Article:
Road Kill: Too Many Frogs Croak

Dead frogs and other road-kill line Lindberg Road in West Lafayette, Ind., that traverses a wetland known as Celery Bog in this 2005 photo. Research shows that frogs and other amphibians are particularly hard hit by road-related death; it may be a contributing factor to their worldwide decline, said Purdue researcher Andrew DeWoody. (Image credit: Purdue University photo/Andrew DeWoody)

Ribbit, ribbit, ribbit, croak. Dozens of species of frogs and other amphibians end up as road kill all too frequently, a new study finds.

Many of these species are already endangered due to habitat loss, disease, climate change and other factors, and the added threat of whizzing cars on the highway may contribute to their decline, researchers speculate. About a third of worldwide amphibian species are threatened and hundreds have already gone extinct over the past two decades alone.

Over 17 months researchers drove along 11 miles of roads in Tippecanoe County, Ind. and documented the road kill they found. The scientists counted 10,500 dead animals, of which 95 percent were frogs and other amphibians.

"On hot summer nights when it rains, there are literally thousands of frogs out there," said Andrew DeWoody, a zoologist at Purdue University in Indiana who led the study.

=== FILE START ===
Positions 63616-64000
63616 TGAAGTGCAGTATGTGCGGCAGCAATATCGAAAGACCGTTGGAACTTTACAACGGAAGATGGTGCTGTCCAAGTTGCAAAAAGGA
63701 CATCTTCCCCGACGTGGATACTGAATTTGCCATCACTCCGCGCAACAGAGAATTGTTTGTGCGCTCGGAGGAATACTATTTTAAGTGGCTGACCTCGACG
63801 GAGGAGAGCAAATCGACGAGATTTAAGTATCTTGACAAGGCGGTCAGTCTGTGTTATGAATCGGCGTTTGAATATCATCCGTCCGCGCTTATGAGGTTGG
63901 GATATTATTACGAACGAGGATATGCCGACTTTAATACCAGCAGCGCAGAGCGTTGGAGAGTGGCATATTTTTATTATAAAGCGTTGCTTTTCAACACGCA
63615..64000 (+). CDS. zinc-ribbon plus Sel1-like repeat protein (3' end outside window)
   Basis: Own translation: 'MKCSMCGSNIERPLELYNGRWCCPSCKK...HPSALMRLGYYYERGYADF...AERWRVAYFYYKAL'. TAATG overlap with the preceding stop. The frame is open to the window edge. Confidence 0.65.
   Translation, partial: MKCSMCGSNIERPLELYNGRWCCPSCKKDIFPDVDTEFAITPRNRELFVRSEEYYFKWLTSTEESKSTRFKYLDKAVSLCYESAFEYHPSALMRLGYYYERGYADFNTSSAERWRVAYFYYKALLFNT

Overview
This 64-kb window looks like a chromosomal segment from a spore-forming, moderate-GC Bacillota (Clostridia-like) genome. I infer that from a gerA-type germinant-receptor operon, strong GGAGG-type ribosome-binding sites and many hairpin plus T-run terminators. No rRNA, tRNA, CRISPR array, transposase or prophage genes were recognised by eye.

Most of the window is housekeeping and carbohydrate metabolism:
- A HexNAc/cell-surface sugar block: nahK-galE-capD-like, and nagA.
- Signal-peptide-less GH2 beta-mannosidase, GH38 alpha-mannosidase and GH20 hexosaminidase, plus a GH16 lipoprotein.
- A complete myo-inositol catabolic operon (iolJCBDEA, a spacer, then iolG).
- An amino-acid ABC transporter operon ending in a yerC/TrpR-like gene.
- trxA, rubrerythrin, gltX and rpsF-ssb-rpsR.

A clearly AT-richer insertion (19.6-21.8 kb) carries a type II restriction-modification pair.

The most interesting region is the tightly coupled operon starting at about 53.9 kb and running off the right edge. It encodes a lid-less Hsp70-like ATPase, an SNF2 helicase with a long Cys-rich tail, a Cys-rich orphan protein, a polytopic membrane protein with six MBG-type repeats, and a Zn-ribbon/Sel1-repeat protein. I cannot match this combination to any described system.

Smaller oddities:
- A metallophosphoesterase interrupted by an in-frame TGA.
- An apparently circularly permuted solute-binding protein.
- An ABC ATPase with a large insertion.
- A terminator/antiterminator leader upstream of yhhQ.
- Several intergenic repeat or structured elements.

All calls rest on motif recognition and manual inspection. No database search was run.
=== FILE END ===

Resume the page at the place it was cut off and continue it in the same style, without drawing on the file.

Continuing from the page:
Amphibians are often-slimy, four-legged creatures whose body-heat is regulated by their external environment (sometimes called cold-blooded). They play a vital role in many ecosystems, both as predators of insects and as food for larger animals.

The highway victims found by the researchers included 142 eastern tiger salamanders, a finding DeWoody said was troubling.

"The absolute number might not look that large, but most of these individuals were mature, up to 10 years old," DeWoody said. "Many of them were gravid, or females bearing eggs on an annual trip to breeding grounds where they often lay 500 to 1,000 eggs. This could make a potentially big difference for the population."

Along with the thousands of amphibians the highway-trolling researchers found, there were also 79 opossums, 43 raccoons, 36 chimney swifts, 35 garter snakes and 4 white-tailed deer.

DeWoody said his official tallies were probably underestimates, because many animals are scavenged, moved or degraded beyond recognition. He estimated about five times as many animals died on the roads than his team was able to count.

To help reduce the number of road kill victims, the researchers suggest building structures such as underpasses, viaducts and overpasses to allow wildlife safe passage, as well as special fences to keep animals off roads.

The study, funded by the Joint Transportation Research Program, a partnership of the Indiana Department of Transportation and Purdue, was published online in the latest issue of the journal Herpetological Conservation and Biology.

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Clara Moskowitz
Clara has a bachelor's degree in astronomy and physics from Wesleyan University, and a graduate certificate in science writing from the University of California, Santa Cruz. She has written for both and Live Science.